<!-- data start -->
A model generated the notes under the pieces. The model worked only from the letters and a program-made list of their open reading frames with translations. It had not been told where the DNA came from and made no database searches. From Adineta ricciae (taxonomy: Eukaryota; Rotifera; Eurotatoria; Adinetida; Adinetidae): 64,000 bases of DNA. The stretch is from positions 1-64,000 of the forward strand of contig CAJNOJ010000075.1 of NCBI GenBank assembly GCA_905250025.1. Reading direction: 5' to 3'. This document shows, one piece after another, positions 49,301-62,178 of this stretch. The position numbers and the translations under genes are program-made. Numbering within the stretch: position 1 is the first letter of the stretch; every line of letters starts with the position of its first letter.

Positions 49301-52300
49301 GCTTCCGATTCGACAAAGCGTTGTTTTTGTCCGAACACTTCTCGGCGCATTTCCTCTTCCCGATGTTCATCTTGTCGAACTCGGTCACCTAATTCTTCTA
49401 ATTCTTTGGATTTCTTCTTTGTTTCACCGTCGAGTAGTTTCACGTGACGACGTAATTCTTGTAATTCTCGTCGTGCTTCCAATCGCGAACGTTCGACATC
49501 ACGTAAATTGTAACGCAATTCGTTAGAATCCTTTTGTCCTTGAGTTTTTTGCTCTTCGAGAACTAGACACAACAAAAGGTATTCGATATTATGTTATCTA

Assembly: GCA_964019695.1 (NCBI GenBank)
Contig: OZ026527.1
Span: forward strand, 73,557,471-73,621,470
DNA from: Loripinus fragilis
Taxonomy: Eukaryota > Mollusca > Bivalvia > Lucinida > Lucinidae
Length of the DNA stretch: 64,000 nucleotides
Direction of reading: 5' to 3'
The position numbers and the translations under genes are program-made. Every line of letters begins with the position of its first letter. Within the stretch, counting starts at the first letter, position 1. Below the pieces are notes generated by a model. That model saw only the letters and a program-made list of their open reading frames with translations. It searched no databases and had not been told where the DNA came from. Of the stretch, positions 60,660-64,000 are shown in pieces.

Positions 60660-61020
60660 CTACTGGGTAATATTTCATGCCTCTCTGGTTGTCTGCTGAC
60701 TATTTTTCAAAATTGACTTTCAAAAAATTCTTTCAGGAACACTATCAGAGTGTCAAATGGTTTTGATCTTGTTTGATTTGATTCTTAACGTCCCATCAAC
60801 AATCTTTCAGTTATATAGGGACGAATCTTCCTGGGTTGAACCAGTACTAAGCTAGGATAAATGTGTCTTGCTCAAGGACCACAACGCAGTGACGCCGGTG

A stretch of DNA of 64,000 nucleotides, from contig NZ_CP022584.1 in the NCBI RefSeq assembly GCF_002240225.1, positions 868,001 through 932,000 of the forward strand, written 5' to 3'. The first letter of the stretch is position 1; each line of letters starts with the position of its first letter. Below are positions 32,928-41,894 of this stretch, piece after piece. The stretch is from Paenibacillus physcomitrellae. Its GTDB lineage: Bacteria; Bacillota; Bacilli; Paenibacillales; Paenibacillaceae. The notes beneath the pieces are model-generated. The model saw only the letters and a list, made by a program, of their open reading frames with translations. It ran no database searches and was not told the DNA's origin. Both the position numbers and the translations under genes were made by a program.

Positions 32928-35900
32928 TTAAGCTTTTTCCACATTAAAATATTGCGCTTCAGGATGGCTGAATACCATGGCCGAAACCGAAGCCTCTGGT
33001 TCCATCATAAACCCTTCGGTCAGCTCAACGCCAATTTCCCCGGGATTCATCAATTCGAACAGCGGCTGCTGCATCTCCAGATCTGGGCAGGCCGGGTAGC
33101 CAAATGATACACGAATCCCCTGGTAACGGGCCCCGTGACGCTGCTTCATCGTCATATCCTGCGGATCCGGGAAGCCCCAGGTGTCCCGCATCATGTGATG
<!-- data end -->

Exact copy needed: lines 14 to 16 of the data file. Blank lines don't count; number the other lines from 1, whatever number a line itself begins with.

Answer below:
Positions 60660-61020
60660 CTACTGGGTAATATTTCATGCCTCTCTGGTTGTCTGCTGAC
60701 TATTTTTCAAAATTGACTTTCAAAAAATTCTTTCAGGAACACTATCAGAGTGTCAAATGGTTTTGATCTTGTTTGATTTGATTCTTAACGTCCCATCAAC